– Highest rate of suicide (22%) between ’98 and ’02 was among 15-24 year olds

Fine Gael Deputy Health Spokesperson and President of the Irish Association of Suicidology, Dan Neville TD said today (Friday) that the 2004 Annual Report of the National Suicide Review Group confirmed that the suicide rate had increased again in 2004. Deputy Neville said that resources available for suicide prevention were deeply disappointing and that it was vital that the new National Office for Suicide Prevention was funded to a level which could make real change.

“This latest report makes for grim and distressing reading, especially in that it shows that there has been no serious reduction in suicide rates since the publication of the recommendations of the National Taskforce on Suicide in 1998. Analysis of suicides between 1998 and 2002 shows the average annual number of suicides was 490. It also shows that the rate of death by suicide is 4.5 times higher for men than women. Tragically, 22% of the people who took their own lives in this period were aged between 15 and 24.

“This is the last report of the National Suicide Review Group, as it will be replaced by the National Office for Suicide Prevention, and we thank the group for the work they have done. However, it is extremely disappointing that the group was never financed in a way that could bring real change and it is vital that the new body is funded to a level that can make a real difference to dealing with suicide and attempted suicide.

“Funding for suicide to date has been a pittance in relation to the great need which is out there. I will be calling on the Government in the Dáil next week to clarify the role of the National Office for Suicide Prevention as what is more certain than ever is the urgency of real, comprehensive, professional and resourced input into suicide prevention in Ireland.”

National Strategy for Suicide Prevention Must be Properly Funded For It to Be Effective-Neville

Received the following Press Release from Fine Gael National Headquarters about the Governments Suicide Prevention Strategy

Following the launch of the National Strategy for Suicide Prevention, Fine Gael’s Deputy Spokesperson on Health and Children, Dan Neville TD, today (Thursday) welcomed the new proposals as a step towards highlighting and dealing with this very serious public health issue and urged the Government to ensure that the necessary funding would be made available.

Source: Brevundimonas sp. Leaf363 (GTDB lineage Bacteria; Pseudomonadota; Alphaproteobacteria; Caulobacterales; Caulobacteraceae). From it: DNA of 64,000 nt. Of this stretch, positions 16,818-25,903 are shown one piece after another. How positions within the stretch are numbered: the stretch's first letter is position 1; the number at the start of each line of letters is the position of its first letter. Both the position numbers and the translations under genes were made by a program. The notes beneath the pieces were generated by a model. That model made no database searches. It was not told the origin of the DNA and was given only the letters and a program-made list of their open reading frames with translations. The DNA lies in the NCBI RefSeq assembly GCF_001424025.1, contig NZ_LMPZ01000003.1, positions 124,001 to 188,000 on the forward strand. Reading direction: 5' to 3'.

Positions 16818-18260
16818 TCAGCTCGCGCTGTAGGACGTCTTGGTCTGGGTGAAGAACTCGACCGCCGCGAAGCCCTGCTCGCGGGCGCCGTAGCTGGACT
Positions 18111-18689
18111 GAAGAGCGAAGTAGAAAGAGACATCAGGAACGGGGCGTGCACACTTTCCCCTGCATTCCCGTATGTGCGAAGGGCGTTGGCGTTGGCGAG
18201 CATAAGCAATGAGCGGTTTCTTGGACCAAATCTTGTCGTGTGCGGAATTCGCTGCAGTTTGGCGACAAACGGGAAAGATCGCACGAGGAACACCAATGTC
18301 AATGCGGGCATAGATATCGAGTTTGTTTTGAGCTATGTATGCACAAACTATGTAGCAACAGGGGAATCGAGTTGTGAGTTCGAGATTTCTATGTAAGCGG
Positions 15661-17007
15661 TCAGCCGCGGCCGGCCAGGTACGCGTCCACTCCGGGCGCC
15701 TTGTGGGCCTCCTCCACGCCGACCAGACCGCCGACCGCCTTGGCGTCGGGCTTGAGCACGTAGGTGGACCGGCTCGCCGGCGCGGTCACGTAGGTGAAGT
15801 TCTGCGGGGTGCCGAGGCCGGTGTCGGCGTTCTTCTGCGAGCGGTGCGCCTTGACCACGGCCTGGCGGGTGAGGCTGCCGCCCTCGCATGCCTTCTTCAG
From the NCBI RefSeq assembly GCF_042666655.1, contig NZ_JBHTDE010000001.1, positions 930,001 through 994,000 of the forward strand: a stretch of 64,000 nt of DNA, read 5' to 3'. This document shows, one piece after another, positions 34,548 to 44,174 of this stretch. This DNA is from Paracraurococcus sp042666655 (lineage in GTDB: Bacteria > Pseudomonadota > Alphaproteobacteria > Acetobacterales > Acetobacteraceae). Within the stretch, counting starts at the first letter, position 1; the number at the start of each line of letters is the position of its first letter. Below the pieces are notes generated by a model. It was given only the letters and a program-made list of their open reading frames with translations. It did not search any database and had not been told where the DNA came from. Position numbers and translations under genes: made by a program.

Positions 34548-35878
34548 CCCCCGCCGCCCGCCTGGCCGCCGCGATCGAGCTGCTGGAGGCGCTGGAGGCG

“It would be unrealistic to expect a magic formula to reduce suicide levels but the proposals outlined today are welcome. In particular, I am delighted that there is a proposal to promote positive mental health and to implement a national intervention skills training programme.

“The recommendations within the National Strategy published today are similar to the 1998 recommendations of the National Taskforce on Suicide.

“The National Suicide Prevention Office that is to be set up to implement strategy, for example, is similar to the 1998 recommendation of the establishment of a National Suicide Review group. That group was given a similar task but it was not suitably resourced by the Government.

“Fine Gael urges the Government on this occasion to provide the necessary resources to implement today’s recommendations. Otherwise, the Strategy will gather dust and the Prevention Office will be ineffectual.

“It is somewhat disappointing that the recommendations are not costed as this would allow for an evaluation of resource allocation. Suicide reduction targets are a feature of most suicide prevention policies in other countries and it is also a pity that these are not included. I urge the Tánaiste to honour her commitment that she gave at the Strategy’s launch, to bring such targets to Government as soon as possible.”

‘Talk’ YFG Anti-Suicide Campaign launched in Cork

The Cork City Branch of Young Fine Gael (YFG) recently launched their ‘Talk’ campaign in Cork City. The ‘Talk’ campaign us a campaign to raise awareness of mental health problems and remove the stigma surrounding them in Ireland. The stigma that surrounds mental health problems makes it difficult for some people to seek help or discuss their problems with friends. This causes further problems for people and can lead to many more problems such as; alcoholism, drug addiction or attempt to commit suicide.

Suicide is a major problem in Ireland. Every 45 minutes, the time it takes to watch half a soccer match, someone in Ireland aged between 16 and 25 attempts suicide. This is a shocking statistic and something must be done.

When the current Government came to power in 1997 they commissioned a report into the problems of youth suicide in Ireland. This report made a number of recommendations to try and solve the problem of youth suicide. The Government has yet to implement any of the recommendations made in this report.

YFG is calling for the problems of mental health and youth suicide in Ireland to be tackled competently by the Government by implementing recommendations in current reports and increasing the mental health budget which has decreased over the past number of years in comparison to the overall health budget.